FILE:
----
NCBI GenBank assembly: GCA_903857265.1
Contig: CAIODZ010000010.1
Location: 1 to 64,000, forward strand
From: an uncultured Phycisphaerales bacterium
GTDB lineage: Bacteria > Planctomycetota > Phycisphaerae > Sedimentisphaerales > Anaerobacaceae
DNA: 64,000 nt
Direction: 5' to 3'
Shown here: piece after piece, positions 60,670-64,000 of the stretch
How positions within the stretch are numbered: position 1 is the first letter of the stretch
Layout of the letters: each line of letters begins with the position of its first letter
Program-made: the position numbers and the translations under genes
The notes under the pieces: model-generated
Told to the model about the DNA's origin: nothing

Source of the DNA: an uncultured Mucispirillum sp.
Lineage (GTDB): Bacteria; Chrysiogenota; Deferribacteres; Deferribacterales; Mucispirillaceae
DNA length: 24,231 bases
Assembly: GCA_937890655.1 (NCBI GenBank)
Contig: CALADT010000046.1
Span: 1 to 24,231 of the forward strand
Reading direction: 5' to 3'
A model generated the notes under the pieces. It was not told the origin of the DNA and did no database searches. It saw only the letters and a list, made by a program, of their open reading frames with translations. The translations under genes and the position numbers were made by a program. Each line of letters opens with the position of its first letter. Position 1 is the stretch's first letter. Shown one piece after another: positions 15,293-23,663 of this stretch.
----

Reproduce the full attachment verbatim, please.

NCBI GenBank assembly: GCA_903857265.1
Contig: CAIODZ010000010.1
Location: 1 to 64,000, forward strand
From: an uncultured Phycisphaerales bacterium
GTDB lineage: Bacteria > Planctomycetota > Phycisphaerae > Sedimentisphaerales > Anaerobacaceae
DNA: 64,000 nt
Direction: 5' to 3'
Shown here: piece after piece, positions 60,670-64,000 of the stretch
How positions within the stretch are numbered: position 1 is the first letter of the stretch
Layout of the letters: each line of letters begins with the position of its first letter
Program-made: the position numbers and the translations under genes
The notes under the pieces: model-generated
Told to the model about the DNA's origin: nothing

Source of the DNA: an uncultured Mucispirillum sp.
Lineage (GTDB): Bacteria; Chrysiogenota; Deferribacteres; Deferribacterales; Mucispirillaceae
DNA length: 24,231 bases
Assembly: GCA_937890655.1 (NCBI GenBank)
Contig: CALADT010000046.1
Span: 1 to 24,231 of the forward strand
Reading direction: 5' to 3'
A model generated the notes under the pieces. It was not told the origin of the DNA and did no database searches. It saw only the letters and a list, made by a program, of their open reading frames with translations. The translations under genes and the position numbers were made by a program. Each line of letters opens with the position of its first letter. Position 1 is the stretch's first letter. Shown one piece after another: positions 15,293-23,663 of this stretch.